Adam and evolution
I could be wrong, but there seems to have been more discussion recently amongst Christians within the evangelical church about how to fit Adam and Eve into an evolutionary framework. I think the historical progression of thought has been something like this:
- Of course, Adam and Eve were specially created by God, and were the biological progenitors of the entire human race.
- Hold on, that doesn't seem to fit with the scientific evidence. But anyway, aren't we being a bit too literalistic with Genesis? Maybe they weren't historical individuals, but rather a metaphor for the entire human race, for example?
- I'm not sure about that—if they weren't historical individuals, then does the Christian doctrine of the Fall really make sense? (E.g., Henri Blocher)
- Fair point, so it seems they were historical individuals. But perhaps they were not actually the biological progenitors of the entire human race? Could they not have been just two members of a long-established population of human beings, but those to whom God chose to reveal himself in a special way? (E.g., Denis Alexander)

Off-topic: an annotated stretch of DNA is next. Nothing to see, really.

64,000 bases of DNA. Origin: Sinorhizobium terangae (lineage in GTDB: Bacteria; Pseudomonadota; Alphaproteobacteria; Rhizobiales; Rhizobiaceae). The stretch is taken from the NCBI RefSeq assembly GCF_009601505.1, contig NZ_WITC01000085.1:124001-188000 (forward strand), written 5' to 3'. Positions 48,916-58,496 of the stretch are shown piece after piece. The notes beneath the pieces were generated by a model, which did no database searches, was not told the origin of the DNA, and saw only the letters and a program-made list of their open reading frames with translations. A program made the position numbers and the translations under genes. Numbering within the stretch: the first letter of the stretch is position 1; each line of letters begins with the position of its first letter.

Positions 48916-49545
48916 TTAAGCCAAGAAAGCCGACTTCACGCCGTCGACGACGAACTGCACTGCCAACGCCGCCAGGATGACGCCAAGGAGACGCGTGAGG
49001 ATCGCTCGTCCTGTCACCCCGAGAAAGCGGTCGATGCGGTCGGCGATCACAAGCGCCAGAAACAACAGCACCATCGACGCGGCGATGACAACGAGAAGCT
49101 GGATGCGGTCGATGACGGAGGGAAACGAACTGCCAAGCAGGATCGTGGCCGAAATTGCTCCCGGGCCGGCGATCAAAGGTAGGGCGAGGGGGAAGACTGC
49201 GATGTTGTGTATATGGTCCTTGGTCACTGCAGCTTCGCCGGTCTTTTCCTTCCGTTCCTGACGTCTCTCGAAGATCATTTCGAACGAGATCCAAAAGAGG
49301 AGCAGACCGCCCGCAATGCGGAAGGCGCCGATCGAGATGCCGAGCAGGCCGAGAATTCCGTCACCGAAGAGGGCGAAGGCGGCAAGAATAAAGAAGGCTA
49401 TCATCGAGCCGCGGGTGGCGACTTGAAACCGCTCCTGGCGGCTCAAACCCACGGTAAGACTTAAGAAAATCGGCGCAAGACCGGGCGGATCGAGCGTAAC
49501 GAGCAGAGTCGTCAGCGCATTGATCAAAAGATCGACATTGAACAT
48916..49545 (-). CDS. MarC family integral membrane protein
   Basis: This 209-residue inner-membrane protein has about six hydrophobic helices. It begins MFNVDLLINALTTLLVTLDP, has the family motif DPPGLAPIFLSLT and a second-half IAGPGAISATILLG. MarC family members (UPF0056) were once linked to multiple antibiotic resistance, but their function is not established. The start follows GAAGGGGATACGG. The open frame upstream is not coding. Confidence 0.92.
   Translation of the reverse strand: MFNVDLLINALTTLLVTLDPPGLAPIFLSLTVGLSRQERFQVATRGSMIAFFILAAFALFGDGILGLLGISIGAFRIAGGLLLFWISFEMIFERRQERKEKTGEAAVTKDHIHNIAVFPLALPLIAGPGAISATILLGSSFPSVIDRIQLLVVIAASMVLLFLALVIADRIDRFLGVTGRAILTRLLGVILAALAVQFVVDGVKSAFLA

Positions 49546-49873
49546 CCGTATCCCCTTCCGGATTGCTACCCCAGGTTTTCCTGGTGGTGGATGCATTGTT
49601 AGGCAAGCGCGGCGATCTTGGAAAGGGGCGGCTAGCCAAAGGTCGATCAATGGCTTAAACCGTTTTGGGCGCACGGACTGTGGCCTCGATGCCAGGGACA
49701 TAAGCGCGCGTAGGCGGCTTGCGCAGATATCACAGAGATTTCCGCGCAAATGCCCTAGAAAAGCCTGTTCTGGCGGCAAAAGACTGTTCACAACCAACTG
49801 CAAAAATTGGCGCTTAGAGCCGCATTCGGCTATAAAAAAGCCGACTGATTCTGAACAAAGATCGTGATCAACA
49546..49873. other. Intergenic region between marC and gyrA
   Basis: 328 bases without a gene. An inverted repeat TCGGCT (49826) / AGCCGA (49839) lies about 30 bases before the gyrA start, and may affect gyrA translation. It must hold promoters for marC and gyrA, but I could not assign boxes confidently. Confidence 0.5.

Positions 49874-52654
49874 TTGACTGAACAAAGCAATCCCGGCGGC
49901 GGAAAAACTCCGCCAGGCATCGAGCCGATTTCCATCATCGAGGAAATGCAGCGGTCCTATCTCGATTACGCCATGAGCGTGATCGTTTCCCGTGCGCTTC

- But how then are we to understand the nature of the connection between Adam and the rest of humanity? And what does this do to the traditional Christian understanding of sin and death? Does Jesus death on the cross still make sense? (E.g., Steve Lloyd, Michael Reeves)
- To be continued...
What prompted me to write this was reading the chapter by Michael Reeves, which has been recently been published online at Reformation21. He raises some issues that I hope will be addressed before long (if they haven't already been addressed elsewhere). Also, Steve Lloyd presented some of his arguments at a debate held at my church on Saturday (MP3 available)—watch this space for a report...
But in the meantime, over to you...